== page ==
My EEE PC 901 was great. The only problem was that I couldn’t stand the keyboard and so our romance ended abruptly.
This made me sad, so it was banished to the back of my workspace. It stayed there until I realized that I was never going to love it the way it deserved to be loved, so I sold it cheap to a friend. Goodbye 901. We’ll always have Paris.
The next day, my new sweetheart, the EEE PC 1005HA arrived.
(If you want some unboxing pr0n and comparative, check out the engadget article)
Naturally due to the weird nature of my work and interests, this laptop has to be a tri-boot between Windows, Linux, and OSX.
The details on installing Windows (if you don’t like the pre-installed version) are well documented elsewhere, but there always seems to be a lot of bad advice surrounding Linux. The Linux community is a continually devolving process which is pretty ugly to watch. Things that work great get abandoned so that someone else can get their name on something new that does the same thing. Distributions (and open source projects in general) can fork and fork again until they some have a small userbase and do not have enough volunteers to support its efforts well.
This is the sad state of Linux-affairs that leaves most users confused and asking questions like “what is the best?” in areas where the clueless post links to huge lists of distributions and leave them to figure it out.
It isn’t any huge surprise that many just forget about it altogether, get a Apple product, install MacPorts/Fink and Xcode, and run their open source software.
Historically, my own timeline with open source operating systems (not UNIX, remember) at work is as follows:
- Early 90s: Slackware, RedHat (moving to mostly FreeBSD for servers in late 90s and beyond)
- Post-2000: Gentoo (on desktops) and Fedora on laptops (even during Windows consulting gigs)
- Middle naughts: OSX, FreeBSD (still), Linux and Windows largely in VMs or on special purpose machines.
- 2010: We’ll see. A chassis/desktop/laptop/netbook/palmtop hierarchy seems to be taking shape.
Anyway, back to the 1005HA. A 10.5 hour battery. Seriously.
Also a winning keyboard this time.
Wimax + Netbook = Awesome and portable. Perfect for taking notes, a quick update to something, and social networks or email.
As I went into at length before, the array.org kernel and system-specific tweaking work was some of the best. Thankfully, it is still alive and absorbed into a more polished effort: Eeebuntu.
Which laptop/ultraportable/netbook will allow me to cut-copy-paste the human brain?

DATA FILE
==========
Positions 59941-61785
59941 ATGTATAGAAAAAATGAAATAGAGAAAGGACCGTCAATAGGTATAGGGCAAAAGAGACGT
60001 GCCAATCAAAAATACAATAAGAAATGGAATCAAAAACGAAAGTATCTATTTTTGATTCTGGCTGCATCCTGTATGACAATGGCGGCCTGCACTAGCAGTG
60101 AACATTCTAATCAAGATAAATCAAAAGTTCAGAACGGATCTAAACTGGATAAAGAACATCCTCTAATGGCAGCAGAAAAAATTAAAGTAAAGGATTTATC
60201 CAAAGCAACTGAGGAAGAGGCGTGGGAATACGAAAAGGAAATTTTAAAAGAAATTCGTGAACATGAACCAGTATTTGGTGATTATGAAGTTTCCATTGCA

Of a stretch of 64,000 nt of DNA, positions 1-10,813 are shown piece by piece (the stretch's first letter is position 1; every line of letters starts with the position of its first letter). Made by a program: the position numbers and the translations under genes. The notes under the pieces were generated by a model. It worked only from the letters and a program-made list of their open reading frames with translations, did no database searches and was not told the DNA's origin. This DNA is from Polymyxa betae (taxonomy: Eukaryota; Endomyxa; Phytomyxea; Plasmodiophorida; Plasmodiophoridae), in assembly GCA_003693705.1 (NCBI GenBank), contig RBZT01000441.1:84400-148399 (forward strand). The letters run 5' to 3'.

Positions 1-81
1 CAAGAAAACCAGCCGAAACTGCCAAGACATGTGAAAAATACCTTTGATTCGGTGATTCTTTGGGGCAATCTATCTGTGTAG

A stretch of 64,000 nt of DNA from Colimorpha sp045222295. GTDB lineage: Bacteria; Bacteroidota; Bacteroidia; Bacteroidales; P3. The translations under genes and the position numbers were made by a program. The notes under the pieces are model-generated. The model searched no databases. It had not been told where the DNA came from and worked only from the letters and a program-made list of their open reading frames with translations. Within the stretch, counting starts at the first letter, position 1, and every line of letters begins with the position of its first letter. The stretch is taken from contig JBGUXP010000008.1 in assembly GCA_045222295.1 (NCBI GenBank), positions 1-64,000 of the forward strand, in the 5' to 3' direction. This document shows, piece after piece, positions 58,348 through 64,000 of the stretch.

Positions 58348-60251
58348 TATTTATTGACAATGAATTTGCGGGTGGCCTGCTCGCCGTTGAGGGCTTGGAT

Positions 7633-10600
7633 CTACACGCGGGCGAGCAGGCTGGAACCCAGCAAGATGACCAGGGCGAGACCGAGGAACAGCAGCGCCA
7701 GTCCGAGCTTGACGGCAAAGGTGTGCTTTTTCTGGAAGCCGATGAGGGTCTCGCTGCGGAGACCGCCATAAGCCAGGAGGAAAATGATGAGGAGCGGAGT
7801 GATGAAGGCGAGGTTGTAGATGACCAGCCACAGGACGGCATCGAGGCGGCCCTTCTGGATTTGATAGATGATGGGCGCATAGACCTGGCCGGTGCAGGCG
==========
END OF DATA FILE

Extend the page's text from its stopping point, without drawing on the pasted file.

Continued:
Technology is lagging. The Eee PC looks like any laptop circa 1995.
“The Linux community is a continually devolving process which is pretty ugly to watch. Things that work great get abandoned so that someone else can get their name on something new that does the same thing. Distributions (and open source projects in general) can fork and fork again until they some have a small userbase and do not have enough volunteers to support its efforts well”.
The above has been true about Linux since 1995. FreeBSD was always more structured and well-organized (at least until Mac OS X destroyed it by only using the kernel).
WiMax will never come to fruition. WiFi has made me waste tens of hours more than wired Ethernet over the past decade on troubleshooting, configuration, and other menial and annoying tasks (while completely removing all of the security-benefits of a physical wire).
Huge trackpads, multi-touch, and small keyboards have blighted my ability to type 120 wpm. I think IBM^H^H^HLenovo still makes laptops^H^H^H^H^H^H^Hnetbooks with Touchpoints. Oh wait… but they also include a huge trackpad which extends my fingers from the keyboard about 3 more inches away from my wrists.
Software was at its worst in 2009 — a trend which will certainly continue into the next decade. The inherent principles underlying quality control in software are gone at every ISV. Software weaknesses that allow common exploitation through easy security vulnerabilities are a 5-minute fuzzer away.
Is this getting closer to what you want in mobility, Andre?
I think Wimax may make it for the same reasons the cable industry has become the baseline broadband provider; for lack of completely lack of decent alternatives.
@Andre: Really, OS 10 destroyed BSD? Are you high? It made it the most popular Linux distro ever. Ya know, much better than your average mommy basement dwelling losers distro.